IPIP Results and Reactions

The IPIP results are given in five sections; extraversion, agreeableness, conscientiousness, neuroticism, and openness to experience. The scale for each dimension is out of 100 points, and the dimensions are built from six subcategories. For the extraversion category, I scored the lowest of all my scores on the test at sixteen. The most significant contributing factors to this were excitement seeking and cheerfulness. In the agreeableness dimension, I scored the highest at eighty-two. All the subcategories, such as sympathy and trust, were relatively average or high. In the conscientiousness factor, I scored average, which means I am reasonably reliable, organized, and self-controlled according to the personality test. Neuroticism category, I scored average, which means I process emotions on a scale similar to the rest of the US. The final class, openness to experience, was above average; I scored highest in liberalism and imagination. 

A potential employer viewing my test results would depend on the type of job position I was attempting to fill. For example, a car sales position would not hire me because they would be looking for someone high on the extraversion scale when I am below low. However, a librarian position would hire me immediately because of that low score. Most employers look for dimensions such as agreeableness and conscientiousness since both lead to good team players. The flip side of agreeableness being so high is it can be challenging for a leadership position when paired with introversion.  Neuroticism could be viewed as a weakness because the employee could be oversensitive. However, a low score would mean the employee is a psychopath or not emotionally invested in the firm, which can have its own set of problems.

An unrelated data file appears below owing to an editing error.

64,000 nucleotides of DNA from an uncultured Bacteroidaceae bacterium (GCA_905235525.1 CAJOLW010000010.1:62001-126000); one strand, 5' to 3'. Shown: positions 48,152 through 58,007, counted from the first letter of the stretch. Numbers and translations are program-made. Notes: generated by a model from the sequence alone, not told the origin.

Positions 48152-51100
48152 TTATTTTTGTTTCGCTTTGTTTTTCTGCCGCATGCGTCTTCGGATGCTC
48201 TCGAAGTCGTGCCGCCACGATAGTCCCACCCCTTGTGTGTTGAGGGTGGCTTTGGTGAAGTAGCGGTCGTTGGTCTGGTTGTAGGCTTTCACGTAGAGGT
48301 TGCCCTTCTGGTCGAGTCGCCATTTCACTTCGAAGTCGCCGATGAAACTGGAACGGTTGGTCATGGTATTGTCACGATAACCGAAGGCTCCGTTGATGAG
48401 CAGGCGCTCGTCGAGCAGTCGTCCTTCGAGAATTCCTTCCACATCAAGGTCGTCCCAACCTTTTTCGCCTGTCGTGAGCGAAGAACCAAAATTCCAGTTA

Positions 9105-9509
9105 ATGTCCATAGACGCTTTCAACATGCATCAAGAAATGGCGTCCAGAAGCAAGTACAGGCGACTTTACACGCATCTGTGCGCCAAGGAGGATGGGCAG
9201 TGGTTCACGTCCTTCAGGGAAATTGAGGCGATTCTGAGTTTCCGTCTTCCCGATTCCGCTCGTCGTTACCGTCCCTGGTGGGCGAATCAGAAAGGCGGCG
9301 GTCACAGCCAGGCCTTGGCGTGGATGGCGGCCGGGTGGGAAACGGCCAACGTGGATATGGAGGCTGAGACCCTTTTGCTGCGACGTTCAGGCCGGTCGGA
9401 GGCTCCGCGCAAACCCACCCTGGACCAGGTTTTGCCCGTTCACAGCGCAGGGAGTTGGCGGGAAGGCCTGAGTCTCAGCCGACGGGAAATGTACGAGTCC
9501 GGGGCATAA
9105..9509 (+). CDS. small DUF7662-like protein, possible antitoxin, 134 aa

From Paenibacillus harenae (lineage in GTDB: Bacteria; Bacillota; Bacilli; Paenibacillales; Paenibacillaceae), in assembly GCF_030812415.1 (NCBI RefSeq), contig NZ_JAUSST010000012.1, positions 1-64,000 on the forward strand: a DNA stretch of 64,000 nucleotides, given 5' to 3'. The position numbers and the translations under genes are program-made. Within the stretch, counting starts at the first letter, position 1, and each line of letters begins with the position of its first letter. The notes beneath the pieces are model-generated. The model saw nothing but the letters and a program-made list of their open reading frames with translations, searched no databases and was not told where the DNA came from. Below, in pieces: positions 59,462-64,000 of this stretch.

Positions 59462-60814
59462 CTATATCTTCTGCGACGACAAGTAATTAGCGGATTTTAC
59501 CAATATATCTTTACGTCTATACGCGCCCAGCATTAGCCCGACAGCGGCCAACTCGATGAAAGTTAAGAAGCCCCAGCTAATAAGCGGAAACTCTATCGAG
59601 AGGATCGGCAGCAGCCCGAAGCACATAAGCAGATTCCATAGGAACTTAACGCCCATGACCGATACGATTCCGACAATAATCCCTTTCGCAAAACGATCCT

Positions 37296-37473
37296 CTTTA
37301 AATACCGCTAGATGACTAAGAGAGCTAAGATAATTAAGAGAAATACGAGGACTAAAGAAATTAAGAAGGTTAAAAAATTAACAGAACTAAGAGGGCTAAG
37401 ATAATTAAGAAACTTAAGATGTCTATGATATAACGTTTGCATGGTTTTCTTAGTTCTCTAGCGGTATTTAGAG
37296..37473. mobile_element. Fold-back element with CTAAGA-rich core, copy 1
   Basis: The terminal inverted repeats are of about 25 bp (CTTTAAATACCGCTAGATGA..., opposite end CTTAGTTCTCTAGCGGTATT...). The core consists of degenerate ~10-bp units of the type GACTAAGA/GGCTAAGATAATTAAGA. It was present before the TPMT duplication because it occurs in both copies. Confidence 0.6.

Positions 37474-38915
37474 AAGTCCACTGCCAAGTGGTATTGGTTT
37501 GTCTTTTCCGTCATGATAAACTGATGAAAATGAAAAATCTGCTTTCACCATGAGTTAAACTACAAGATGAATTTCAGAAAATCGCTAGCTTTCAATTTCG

Openness to experience may not seem relevant in the business world, but it is. The economy and world are constantly evolving and changing; if someone isn’t open to this change, stuck in their ways, it can hinder the organization. An example of this would be the organization I currently work for is afraid of technology and taking so long to adapt that they are behind the entire industry. Although there are five different dimensions, I think the employer’s job is to decide which measurements are most valuable to the job position.

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